Third-grade students gathered in groups Thursday on the second floor of Nathan B. Young Elementary School in Opa-locka.
Their eyes were glued on Gregory Williams, 52, who read and acted out The Boy Who Cried Wolf.
“The sheep said WHAT?” asked Williams, as the 17 students erupted with a long “baaaa.”
Bringing father figures like Williams to schools is one of the main goals for Fatherhood Task Force of South Florida, a non-profit organization that aims to to get fathers more involved in their children’s lives. The Task Force held 14 workshops around Miami-Dade County last week, as part of Fathers in Action and Advocacy Week.
Sign Up and Save
Get six months of free digital access to the Miami Herald
“I see firsthand what the lack of fatherhood and proper guidance does to some of these kids,” said Williams, an officer with Miami-Dade Schools Police. “Our goal in working with these young kids is to turn them into productive citizens.”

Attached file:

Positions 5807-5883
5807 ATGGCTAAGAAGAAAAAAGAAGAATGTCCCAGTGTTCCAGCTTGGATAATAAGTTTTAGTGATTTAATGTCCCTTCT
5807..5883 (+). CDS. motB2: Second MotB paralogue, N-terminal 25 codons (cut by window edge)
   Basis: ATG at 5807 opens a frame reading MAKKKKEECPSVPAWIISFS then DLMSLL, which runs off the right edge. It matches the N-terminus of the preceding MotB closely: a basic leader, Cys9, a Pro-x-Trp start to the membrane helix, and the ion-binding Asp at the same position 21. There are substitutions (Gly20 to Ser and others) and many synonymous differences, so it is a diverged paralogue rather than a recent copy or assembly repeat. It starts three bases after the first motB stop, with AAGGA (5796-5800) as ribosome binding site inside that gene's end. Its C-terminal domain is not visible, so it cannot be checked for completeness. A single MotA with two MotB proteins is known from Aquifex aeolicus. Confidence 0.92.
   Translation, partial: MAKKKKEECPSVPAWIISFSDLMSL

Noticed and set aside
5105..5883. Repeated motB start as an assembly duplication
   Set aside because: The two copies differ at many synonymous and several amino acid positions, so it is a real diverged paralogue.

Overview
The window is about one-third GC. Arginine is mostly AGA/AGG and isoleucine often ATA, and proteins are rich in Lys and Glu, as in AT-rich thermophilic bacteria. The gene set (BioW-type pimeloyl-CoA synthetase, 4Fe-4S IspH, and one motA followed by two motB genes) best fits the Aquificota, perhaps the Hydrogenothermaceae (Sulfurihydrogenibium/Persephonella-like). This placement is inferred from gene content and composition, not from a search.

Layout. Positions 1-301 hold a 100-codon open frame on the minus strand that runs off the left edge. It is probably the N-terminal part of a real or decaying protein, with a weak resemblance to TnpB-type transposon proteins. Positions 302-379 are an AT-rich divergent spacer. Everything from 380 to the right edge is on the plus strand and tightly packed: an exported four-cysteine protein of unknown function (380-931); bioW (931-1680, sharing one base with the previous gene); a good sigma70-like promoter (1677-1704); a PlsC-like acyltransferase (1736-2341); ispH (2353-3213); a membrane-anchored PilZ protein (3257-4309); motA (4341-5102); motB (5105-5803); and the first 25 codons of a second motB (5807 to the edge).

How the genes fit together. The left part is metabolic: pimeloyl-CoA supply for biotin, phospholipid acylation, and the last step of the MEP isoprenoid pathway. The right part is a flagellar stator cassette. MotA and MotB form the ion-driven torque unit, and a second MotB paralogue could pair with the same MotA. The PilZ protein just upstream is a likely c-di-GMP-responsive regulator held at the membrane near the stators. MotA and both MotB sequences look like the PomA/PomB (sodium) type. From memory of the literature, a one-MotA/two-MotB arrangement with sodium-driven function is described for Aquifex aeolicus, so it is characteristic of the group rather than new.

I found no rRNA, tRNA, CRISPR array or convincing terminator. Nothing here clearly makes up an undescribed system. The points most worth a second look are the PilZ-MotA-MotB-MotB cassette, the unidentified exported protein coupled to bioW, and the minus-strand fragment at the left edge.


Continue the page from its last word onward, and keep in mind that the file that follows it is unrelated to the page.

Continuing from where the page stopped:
Holly Zwerling, president and CEO of the Fatherhood Task Force of South Florida, is trying to change what she calls the paradigm in education.
“Fathers shouldn’t only be called in when their child is disciplined. They should be called in when their child does something positive,” Zwerling said.
According to the U.S. Census Bureau, 23.6 million children in America — one out of three — live in biological father-absent homes.
This is a statistic Wilbert “Tee” Holloway, a Miami-Dade school board member, is trying to change.
“In any school, a father figure certainly strengthens that opportunity for a child to learn,” Holloway said. “The success is the repetition of the fathers participating.”
For Erlin Sawyer, 34, a father of two, volunteering his time to the Fatherhood Reading Squad is a way for him to give back to Dr. Robert B. Ingram Elementary in Opa-locka, the school he attended and the school his children attend.
“To do things in the community I grew up in makes me feel good,” Sawyer said.